Handling in our tester was somewhat of a mixed bag. Contrary to its “Rally Sport Truck” labeling, the Tahoe will never be known for its tossable traits with good amounts of body lean making themselves felt in hard cornering. However, we will give Chevy engineers praise for adding GM’s Magnetic Ride Control system to the festivities. As is the case in other GM offerings, MRC continuously monitors road conditions, and changes the damping to allow the suspension to cope with various driving demands. This allows the RST to have a soft ride when cruising, and also more confidence (minus the body lean we experienced) when it is thrown into twistier terrain. Braking was strong, and the Brembo front brake calipers produced plenty of bite especially at higher speeds.


While this trim has the makings of a truly complete sport SUV package, the RST is let down by perhaps its biggest detriment, pricing. As mentioned, the $2,640 RST package can also be equipped to LT grade Tahoes, which have a base price of $53,895. However, it’s merely a cosmetic only package, and buyers looking to truly complete the transformation will have to step up to the range topping $62,990 Premier variant to do it. Here, the RST package is split into two halves, with the RST Performance Package adding $2,720 more on top of the base RST package. Our loaded RST Performance Package equipped tester had a final price of $78,450 which is a very lofty price to pay for a Tahoe. it also puts the RST far ahead of some of its three row rivals, with the 2018 Dodge Durango SRT (review pending) having a much lower price with loaded examples ringing in at just above $73,000. The SRT model also boasts more raw performance, but it does fall slightly behind the Tahoe in fuel economy, and the base version is pricier than a similarly equipped Tahoe Premier.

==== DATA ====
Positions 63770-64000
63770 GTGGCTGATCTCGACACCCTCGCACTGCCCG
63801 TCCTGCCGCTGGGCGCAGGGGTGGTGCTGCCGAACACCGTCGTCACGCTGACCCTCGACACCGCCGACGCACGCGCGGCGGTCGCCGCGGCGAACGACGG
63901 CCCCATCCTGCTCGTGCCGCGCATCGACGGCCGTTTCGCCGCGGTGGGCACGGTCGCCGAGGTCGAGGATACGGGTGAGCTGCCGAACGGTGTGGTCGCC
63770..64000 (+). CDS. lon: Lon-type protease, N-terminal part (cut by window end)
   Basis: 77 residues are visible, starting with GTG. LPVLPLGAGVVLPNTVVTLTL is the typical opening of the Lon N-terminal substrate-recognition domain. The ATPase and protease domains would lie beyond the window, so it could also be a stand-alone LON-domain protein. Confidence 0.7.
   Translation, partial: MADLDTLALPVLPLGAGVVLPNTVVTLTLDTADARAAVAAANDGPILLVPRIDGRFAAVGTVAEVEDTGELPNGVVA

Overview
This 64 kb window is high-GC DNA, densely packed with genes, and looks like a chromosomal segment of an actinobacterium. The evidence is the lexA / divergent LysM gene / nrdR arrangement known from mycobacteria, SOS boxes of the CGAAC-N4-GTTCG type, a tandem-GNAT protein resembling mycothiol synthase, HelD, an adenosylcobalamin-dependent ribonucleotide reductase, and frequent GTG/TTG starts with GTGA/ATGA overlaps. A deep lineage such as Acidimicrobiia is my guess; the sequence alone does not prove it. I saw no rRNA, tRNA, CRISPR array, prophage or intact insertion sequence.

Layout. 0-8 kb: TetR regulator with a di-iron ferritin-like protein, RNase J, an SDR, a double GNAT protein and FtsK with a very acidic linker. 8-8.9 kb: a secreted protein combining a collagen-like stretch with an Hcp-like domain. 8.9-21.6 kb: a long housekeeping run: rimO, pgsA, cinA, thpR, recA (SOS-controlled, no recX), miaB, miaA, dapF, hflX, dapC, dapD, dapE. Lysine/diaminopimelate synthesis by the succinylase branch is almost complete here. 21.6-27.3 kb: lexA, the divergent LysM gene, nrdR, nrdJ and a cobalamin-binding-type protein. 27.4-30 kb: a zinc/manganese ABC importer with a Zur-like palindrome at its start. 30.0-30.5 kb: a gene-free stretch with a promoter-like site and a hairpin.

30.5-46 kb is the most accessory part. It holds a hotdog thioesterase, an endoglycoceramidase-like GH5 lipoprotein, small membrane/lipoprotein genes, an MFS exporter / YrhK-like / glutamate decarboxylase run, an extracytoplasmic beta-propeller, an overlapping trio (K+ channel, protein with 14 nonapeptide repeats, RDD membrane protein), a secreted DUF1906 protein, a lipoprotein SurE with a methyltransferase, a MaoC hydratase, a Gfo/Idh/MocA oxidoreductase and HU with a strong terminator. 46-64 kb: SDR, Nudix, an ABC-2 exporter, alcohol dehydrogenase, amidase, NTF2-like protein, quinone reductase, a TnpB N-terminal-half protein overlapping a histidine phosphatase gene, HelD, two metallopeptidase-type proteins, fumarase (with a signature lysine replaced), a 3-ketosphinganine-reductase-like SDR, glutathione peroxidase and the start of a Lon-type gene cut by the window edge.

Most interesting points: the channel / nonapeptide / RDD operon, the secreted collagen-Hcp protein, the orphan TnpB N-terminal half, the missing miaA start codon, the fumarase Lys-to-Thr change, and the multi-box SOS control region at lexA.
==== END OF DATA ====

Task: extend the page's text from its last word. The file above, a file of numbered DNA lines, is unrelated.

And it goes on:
Overall the 2018 Chevrolet Tahoe RST is a very interesting sleeper model (albeit a very large one) which should please buyers looking to place a strong emphasis on style and swagger. However, having sleek good looks and a potent V8 is only one part of the package. Ultimately, the RST needs more suspension revisions, and an interior that advertises its performance intentions better before the Tahoe can truly be a threat to more established performance SUVS.